HC Deb 22 July 1963 vol 681 cc1195-8

10.25 p.m.

The Financial Secretary to the Treasury (Mr. Anthony Barber)

I beg to move, That an humble Address be presented to Her Majesty, praying that the Double Taxation Relief (Estate Duty) (France) Order 1963 be made in the form of the draft laid before this House on 4th July. The Order seeks approval for a Double Taxation Convention with France relating to Estate Duty. Section 54 of the Finance (No. 2) Act, 1945, provides for agreements with other countries for relief from double death duties to be given statutory effect by Order in Council. Under Section 56(2) of the same Act any such Order must be laid before Parliament in draft before being submitted to Her Majesty.

The Convention with France was signed in Paris on 21st June, 1963. It is the first agreement to be made since the passing of last year's Finance Act which provided wider powers for the making of agreements for relief from double death duties. Before last year's legislation, comprehensive agreements could be made only with countries that charged a duty which was similar to our Estate Duty. Where another country charged some form of death duty different in character from our duty the agreement had to be of a more limited kind confined to the adoption of a code of rules.

This was the position in relation to France. Our Estate Duty is a mutation duty payable on the passing of the property on death without regard to distribution among the beneficiaries. The French succession duty is of a different character. It is an inheritance tax levied on property received by the beneficiaries on a death at rates varying according to their relationship to the deceased.

Section 29(2) of the Finance Act, 1962, abolished this distinction and enables us to make comprehensive agreements with any country that has a death duty whatever form it takes. This agreement with France is such an agreement. It is obviously to the mutual advantage of France and the United Kingdom, and I commend it to the House.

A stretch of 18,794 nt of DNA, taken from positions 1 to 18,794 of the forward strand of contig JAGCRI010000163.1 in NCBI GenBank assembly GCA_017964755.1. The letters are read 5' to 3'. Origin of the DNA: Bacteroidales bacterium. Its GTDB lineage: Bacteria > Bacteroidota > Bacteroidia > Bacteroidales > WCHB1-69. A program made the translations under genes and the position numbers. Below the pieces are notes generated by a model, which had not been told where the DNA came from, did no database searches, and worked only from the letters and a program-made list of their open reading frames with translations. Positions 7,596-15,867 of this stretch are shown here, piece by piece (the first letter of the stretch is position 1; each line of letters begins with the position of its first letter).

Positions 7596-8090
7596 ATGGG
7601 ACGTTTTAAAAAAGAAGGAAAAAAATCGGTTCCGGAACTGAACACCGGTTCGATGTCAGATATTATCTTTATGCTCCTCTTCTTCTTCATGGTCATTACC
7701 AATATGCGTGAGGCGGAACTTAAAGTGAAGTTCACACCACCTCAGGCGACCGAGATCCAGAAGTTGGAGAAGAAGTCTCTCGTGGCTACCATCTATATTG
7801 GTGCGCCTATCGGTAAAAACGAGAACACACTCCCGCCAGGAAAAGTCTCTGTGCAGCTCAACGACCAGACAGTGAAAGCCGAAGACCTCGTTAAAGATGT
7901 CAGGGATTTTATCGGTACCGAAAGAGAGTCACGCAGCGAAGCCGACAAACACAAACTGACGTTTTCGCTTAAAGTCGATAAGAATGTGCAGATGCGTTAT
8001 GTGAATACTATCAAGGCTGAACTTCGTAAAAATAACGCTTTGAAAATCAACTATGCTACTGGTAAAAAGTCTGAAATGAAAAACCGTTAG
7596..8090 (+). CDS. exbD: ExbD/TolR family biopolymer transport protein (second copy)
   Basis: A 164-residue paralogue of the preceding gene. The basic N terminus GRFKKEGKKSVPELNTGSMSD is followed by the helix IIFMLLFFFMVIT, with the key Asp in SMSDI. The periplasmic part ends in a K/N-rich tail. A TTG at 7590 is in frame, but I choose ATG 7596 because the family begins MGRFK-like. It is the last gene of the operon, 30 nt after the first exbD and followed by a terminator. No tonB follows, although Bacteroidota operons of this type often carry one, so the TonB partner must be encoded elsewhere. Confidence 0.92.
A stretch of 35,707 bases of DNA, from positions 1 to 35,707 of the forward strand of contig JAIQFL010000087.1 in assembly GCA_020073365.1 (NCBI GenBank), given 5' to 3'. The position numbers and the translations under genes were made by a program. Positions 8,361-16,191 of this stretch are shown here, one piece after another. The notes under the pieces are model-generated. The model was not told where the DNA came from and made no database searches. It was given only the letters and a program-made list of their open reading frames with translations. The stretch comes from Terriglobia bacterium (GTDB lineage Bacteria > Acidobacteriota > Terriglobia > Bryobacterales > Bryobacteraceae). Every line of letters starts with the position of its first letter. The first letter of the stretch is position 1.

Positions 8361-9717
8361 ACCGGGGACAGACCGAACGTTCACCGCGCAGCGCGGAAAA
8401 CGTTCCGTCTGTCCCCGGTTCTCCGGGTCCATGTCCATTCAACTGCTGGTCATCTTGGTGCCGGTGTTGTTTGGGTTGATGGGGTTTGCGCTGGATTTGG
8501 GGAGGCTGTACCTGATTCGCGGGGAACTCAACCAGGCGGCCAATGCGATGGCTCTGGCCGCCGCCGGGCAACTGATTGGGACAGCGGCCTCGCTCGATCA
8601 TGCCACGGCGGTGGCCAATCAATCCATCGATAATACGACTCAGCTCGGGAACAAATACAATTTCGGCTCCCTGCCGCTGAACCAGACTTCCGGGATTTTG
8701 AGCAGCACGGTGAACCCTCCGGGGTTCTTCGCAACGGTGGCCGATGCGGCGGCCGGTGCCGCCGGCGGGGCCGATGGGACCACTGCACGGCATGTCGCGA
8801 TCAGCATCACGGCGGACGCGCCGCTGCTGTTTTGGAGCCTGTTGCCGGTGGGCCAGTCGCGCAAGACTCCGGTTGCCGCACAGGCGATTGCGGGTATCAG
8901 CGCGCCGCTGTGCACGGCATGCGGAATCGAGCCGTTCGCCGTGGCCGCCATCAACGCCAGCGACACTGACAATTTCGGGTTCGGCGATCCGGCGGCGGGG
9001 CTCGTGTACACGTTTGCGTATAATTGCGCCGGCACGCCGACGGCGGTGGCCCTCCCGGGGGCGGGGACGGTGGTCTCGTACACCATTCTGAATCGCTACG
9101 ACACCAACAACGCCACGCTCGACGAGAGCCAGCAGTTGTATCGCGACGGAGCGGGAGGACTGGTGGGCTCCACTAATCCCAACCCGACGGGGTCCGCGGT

10.27 p.m.

Mr. G. R. Mitchison (Kettering)

The Explanatory Note at the end of this Order explains that it provides a code of rules for determining the category of property which may pass on the death of a person who dies domiciled in either country. That appears to be the main object. There have been a number of agreements with other countries having that main purpose, in order to avoid double Estate Duty.

There is, however, one remarkable innovation in the Order which calls for some explanation. Article 4 of the Schedule, which itself reproduces the Convention, gives the rules for determining the situs of property. The very first sentence of these rules, which appears for the first time, constitutes a remarkable innovation in the use of the English language and apparently in the intentions of the Government. For the first time—it has never been necessary with other countries—the following remarkable observation is made: land shall be deemed to be situated at the place where it is located…' You are, Mr. Deputy-Speaker, what you are, but I suppose you are deemed to be what you are not. It therefore appears in the view of two Governments that land is not situated at the place where it is located but it is deemed to be situated at the place where it is located. I wonder what is the purpose, and indeed the effect, of this remarkable sentence. I find it a little difficult to conceive of land being situated any where but at the place where it is located. Indeed, the sentence seems to me to mean exactly the same thing if one turns the words round and says that "land shall be deemed to be located at the place where it is situated." I cannot see the difference between the two forms of words.